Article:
Two things happened to the American auto industry over the past 15 years.
One, new competition working with new methods arrived from Japan when the US industry was weak.
Two, the US industry used some of those new methods to regain its position as a pre-eminent auto-building superpower.
European automakers were a bit slower to accept the competition, and react to it. Until the retirement last fall of Jacques Calvet, PSA in France was still calling for trade barriers against Japanese competition. Today in Europe, Toyota and Honda are expanding their production capacity, and Europeans, like Americans, are now using methods adapted from the Japanese.
In the USA, the industry is fitter for competition than it has been in a generation. Its factories are more efficient. Its workers are better trained. Its products are of a better quality. And its whole approach to getting the job done is as good as anyone's in the world.
This series of articles on New American Manufacturing is the story of the US turnaround.
In the spring of 1982, the US industry was in bad shape.
Some 200,000 autoworkers had been laid off. More than a dozen assembly plants were preparing to shut down. Industry sales were fewer than 12 million units a year for two years. Chrysler had narrowly averted bankruptcy. Ford had feared for its life. General Motors, the largest industrial corporation on the planet, sat by helplessly as its market share and profitability eroded.
But this was more than a recession - it was a turning point.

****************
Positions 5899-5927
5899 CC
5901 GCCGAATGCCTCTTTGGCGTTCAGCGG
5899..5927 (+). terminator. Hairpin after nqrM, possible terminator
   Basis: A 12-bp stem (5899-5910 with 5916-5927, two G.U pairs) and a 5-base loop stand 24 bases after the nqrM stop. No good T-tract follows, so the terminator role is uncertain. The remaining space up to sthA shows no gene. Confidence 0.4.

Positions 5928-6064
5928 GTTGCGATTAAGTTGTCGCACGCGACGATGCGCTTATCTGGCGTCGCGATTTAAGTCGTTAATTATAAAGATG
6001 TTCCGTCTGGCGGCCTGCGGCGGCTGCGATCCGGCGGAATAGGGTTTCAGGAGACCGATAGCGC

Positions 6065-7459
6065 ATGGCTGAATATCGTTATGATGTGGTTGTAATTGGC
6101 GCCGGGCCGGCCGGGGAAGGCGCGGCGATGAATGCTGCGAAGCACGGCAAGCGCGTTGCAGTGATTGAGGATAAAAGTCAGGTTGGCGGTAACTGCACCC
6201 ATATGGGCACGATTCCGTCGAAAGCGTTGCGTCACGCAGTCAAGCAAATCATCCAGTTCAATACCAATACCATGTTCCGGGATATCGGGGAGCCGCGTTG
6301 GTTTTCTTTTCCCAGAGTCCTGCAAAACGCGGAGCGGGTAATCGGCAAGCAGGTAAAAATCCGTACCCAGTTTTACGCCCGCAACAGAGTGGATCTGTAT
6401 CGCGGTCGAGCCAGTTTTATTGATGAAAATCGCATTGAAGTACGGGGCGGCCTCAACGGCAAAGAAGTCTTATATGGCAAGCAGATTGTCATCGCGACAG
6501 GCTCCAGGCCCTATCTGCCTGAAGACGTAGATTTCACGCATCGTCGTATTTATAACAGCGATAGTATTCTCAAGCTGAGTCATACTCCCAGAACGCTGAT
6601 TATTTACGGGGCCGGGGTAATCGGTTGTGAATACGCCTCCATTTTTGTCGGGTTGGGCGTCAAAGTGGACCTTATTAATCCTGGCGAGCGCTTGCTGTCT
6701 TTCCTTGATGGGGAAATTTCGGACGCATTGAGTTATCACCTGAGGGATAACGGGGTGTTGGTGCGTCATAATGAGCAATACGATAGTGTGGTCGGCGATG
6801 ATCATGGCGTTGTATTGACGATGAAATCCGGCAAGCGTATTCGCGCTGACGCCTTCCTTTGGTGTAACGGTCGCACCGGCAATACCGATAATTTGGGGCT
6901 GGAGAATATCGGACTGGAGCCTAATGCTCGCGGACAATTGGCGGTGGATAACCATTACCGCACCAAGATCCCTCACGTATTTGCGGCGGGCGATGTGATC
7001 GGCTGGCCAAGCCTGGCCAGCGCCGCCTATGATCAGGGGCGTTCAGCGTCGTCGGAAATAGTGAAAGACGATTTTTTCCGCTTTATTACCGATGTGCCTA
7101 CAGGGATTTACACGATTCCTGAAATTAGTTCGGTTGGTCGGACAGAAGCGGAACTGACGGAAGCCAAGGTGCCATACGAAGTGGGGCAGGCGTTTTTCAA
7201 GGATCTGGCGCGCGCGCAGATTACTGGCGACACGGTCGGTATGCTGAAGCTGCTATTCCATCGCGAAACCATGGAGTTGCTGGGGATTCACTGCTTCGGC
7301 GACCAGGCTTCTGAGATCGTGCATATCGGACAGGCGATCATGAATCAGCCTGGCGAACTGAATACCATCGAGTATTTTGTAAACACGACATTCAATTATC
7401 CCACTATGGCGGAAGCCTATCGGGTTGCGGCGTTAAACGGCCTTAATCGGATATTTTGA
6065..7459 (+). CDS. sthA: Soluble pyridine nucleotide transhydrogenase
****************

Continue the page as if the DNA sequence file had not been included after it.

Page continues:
GM, Ford and Chrysler were showing that they were out of touch with a changing US market. Consumers had grown angry. They were throwing around words like 'dependability,' 'quality' and 'fuel efficiency' and making demands.
Annual sales of imported vehicles were 2.6 million units, roughly the equivalent of 10 American auto plants. On a global basis, little Japan was outproducing the US industry by nearly four million vehicles a year.
... and now
The USA this year will outproduce Japan by nearly one million vehicles. The best factory technologies of Germany's luxury builders and the most sublime production systems of Japan's market leaders are embodied in a network of young plants scattered across the country.
The same automakers that swamped the US markets with imports in the mid-1980s have invested more than $12 billion in US factories. They now build some 2.4 million vehicles a year, representing one-fifth of US auto sales. Japanese and European automakers now rely on US factories as the world source for key vehicles. Many international vehicles are designed and engineered in the USA.
Inside those factories, fear has given way to confidence. Ideas like involving employees in decisions and making tiny gains in efficiency were once dismissed by industry veterans. Today continuous improvement is written into supplier quality standards, and efficiency teams are everywhere.